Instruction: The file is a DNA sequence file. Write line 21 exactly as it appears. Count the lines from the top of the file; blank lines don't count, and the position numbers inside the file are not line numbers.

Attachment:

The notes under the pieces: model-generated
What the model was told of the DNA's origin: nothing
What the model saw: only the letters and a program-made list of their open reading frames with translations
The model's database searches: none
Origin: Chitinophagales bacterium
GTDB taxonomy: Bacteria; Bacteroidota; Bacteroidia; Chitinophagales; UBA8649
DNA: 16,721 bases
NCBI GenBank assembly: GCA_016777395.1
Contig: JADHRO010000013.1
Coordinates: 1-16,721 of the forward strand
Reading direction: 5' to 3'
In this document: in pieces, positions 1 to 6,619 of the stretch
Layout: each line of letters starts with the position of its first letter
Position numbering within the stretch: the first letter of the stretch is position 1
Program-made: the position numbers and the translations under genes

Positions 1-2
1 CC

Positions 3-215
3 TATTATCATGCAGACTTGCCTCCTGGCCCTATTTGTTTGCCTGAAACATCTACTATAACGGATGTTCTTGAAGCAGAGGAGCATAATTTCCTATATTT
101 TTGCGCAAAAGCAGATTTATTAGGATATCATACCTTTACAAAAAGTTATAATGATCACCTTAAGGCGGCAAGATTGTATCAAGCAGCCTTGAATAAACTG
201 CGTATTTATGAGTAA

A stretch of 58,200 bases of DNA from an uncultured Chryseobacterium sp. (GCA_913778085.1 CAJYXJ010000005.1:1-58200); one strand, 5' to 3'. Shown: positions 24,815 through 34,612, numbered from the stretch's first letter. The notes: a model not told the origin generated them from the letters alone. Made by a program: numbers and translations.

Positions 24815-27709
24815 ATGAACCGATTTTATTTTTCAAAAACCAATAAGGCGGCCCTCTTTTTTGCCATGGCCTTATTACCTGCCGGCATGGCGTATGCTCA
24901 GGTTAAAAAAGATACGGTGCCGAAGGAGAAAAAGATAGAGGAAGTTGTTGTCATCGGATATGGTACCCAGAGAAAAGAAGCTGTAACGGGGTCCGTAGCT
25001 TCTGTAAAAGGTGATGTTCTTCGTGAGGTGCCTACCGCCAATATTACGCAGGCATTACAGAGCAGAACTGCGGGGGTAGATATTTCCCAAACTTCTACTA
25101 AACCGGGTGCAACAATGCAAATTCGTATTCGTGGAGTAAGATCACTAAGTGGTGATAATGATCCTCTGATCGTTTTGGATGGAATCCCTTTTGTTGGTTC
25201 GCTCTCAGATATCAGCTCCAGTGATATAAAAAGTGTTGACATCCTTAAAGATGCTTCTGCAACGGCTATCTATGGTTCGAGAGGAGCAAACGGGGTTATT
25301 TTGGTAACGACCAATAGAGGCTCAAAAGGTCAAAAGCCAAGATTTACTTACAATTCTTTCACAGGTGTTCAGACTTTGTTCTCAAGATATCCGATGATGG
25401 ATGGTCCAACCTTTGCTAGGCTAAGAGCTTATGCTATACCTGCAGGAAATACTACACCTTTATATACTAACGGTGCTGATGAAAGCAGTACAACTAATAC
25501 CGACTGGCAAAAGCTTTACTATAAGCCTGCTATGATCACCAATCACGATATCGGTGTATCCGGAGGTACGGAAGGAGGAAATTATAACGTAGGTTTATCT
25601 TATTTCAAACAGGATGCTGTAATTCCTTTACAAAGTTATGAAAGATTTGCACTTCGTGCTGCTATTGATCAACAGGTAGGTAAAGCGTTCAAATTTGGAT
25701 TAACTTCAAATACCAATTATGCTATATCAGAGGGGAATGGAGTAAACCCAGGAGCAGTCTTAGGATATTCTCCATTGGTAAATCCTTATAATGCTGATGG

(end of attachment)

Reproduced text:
201 CGTATTTATGAGTAA